Optimal grazing management to enhance soil biodiversity and soil carbon in upland grassland 

Achieving a secure food supply whilst tackling the climate change and biodiversity emergencies is the greatest challenge currently facing society. Livestock production which relies on grassland productivity has a significant role to play with regard to securing sustainable long term protein production as well as mitigating climate change by enhancing carbon uptake and restoring biodiversity for multiple ecosystem services (including water management).  

This project evolved as a farmer-led research initiative to address local evidence gaps identified by farmer partners in Powys wanting to enhance the long-term viability and sustainability of their farms. We investigated how local knowledge on grazing type (species, regime) and intensity are critical in determining impacts on soil health and soil carbon stocks. The project then identified optimal grazing management applicable to the local conditions and quantified their benefits to soil biodiversity, soil carbon content and grassland sustainability.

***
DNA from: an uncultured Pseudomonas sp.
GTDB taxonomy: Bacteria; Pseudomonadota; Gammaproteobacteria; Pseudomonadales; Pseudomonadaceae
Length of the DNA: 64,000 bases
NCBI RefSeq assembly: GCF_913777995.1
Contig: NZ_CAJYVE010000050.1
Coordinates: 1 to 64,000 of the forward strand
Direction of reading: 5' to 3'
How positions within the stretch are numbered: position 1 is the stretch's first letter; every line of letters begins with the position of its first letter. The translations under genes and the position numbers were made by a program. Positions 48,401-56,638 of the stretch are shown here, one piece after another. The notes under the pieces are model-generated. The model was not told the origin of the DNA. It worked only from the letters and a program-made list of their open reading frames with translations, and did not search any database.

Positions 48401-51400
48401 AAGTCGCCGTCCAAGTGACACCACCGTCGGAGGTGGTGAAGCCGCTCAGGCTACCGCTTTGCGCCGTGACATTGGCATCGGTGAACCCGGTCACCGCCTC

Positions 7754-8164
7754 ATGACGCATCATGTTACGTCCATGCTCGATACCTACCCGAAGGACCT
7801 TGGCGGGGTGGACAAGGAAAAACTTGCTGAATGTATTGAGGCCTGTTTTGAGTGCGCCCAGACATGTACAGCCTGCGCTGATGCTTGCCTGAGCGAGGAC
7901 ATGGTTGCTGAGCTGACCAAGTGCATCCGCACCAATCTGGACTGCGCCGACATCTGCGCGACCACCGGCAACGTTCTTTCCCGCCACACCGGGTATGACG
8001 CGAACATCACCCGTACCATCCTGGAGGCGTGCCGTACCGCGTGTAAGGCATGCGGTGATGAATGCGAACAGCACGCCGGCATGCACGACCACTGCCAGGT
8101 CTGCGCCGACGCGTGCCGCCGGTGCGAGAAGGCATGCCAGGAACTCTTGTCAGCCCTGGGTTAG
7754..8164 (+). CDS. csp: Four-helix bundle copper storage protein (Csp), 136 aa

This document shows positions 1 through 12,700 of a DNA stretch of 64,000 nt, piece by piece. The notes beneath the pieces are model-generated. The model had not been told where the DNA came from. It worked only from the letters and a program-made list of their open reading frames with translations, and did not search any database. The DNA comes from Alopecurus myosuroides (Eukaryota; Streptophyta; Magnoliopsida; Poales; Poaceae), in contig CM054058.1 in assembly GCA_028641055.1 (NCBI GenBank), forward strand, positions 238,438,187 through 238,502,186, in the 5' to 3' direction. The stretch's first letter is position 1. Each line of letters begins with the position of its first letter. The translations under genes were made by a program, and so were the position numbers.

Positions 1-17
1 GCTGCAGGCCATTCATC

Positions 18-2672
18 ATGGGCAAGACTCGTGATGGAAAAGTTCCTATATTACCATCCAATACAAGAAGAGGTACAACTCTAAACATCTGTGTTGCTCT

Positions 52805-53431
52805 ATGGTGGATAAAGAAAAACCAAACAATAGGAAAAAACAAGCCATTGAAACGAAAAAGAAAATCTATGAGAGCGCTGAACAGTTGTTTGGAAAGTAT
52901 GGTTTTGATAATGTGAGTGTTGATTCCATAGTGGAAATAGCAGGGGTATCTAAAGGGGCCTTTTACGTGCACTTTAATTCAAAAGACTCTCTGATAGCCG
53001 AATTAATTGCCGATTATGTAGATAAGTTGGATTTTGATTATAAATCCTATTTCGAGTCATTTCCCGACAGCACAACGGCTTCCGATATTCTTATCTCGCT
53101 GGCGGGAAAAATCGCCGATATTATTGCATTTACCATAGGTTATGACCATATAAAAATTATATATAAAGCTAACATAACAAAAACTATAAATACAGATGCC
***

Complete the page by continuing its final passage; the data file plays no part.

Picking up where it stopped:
Working with livestock farmers to co-design principles minimising livestock grazing impacts on ecosystems, was developed as an exemplar of sustainable management of natural resources whilst maintaining food production and responding to the biodiversity loss and climate change emergencies. The project used the data obtained, and shared with the participants, to also identify the most appropriate way of communicating this complex topic to farmer partners and their networks to elicit a potential change in behaviour and the development and adoption of sustainable principles. 

Funded by the Agriculture and Horticulture Development Board (AHDB), Dr Phil Staddon and Chris Short worked with colleagues at the Royal Agricultural University, Cynidr Consulting and Natural Resources Wales over a 4 month period, concluding in early 2022. 

The report produced from this research is available here.

CCRI Ref: 2021-037